Cholera is a major public health problem in the African Great Lakes basin. Two hypotheses might explain this observation, namely the lakes are reservoirs of toxigenic Vibrio cholerae O1 and O139 bacteria, or cholera outbreaks are a result of repeated pathogen introduction from the neighboring communities/countries but the lakes facilitate the introductions. A prospective study was conducted in Uganda between February 2015 and January 2016 in which 28 selected surface water sources were tested for the presence of V. cholerae species using cholera rapid test and multiplex polymerase chain reaction. Of 322 water samples tested, 35 (10.8%) were positive for V. cholerae non O1/non O139 and two samples tested positive for non-toxigenic atypical V. cholerae O139. None of the samples tested had toxigenic V. cholerae O1 or O139 that are responsible for cholera epidemics. The Lake Albert region registered the highest number of positive tests for V. cholerae non O1/non O139 at 47% (9/19). The peak period for V. cholerae non O1/non O139 positive tests was in March-July 2015 which coincided with the first rainy season in Uganda. This study showed that the surface water sources, including the African Great Lakes in Uganda, are less likely to be reservoirs for the observed V. cholerae O1 or O139 epidemics, though they are natural habitats for V. cholerae non O1/non O139 and atypical non-toxigenic V. cholerae O139. Further studies by WGS tests of non-toxigenic atypical V. cholerae O139 and physicochemical tests of surface water sources that supports V. cholerae should be done to provide more information. Since V. cholerae non O1/non O139 may cause other human infections, their continued surveillance is needed to understand their potential pathogenicity.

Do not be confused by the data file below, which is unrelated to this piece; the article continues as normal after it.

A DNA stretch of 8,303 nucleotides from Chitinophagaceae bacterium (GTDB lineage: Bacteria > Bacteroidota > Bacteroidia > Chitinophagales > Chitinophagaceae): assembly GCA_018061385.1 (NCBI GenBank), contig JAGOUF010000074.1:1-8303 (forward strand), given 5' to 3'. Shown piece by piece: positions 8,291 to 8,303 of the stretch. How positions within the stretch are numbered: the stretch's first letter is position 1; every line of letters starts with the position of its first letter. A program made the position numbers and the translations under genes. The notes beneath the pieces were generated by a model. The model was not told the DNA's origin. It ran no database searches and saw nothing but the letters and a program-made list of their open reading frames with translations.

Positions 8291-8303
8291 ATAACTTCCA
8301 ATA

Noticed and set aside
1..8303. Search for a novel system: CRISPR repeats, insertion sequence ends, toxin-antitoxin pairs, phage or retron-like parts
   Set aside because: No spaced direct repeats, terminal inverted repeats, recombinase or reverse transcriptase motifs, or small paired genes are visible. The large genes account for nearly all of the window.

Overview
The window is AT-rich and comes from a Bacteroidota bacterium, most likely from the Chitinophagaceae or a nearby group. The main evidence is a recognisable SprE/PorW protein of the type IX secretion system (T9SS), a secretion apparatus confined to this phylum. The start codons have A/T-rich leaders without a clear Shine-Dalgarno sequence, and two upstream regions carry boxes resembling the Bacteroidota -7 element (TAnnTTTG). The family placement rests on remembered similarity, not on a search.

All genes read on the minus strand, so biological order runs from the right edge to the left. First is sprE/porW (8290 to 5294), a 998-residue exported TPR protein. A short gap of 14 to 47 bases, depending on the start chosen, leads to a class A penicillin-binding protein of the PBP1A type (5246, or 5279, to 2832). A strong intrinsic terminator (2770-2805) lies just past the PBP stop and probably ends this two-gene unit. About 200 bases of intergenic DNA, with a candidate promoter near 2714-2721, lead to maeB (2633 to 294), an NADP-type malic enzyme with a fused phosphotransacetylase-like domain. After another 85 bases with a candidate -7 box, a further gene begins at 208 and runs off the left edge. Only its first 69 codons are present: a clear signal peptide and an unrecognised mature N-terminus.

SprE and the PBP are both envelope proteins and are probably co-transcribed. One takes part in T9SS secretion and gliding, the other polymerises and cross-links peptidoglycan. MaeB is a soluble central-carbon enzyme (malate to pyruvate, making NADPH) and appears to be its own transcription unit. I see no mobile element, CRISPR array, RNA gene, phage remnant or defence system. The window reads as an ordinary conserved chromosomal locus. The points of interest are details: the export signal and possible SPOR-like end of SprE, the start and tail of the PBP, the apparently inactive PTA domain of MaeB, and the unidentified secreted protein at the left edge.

Keywords: Africa; PCR; Uganda; Vibrio cholerae; environment surveillance; lakes; reservoir; water pathogens.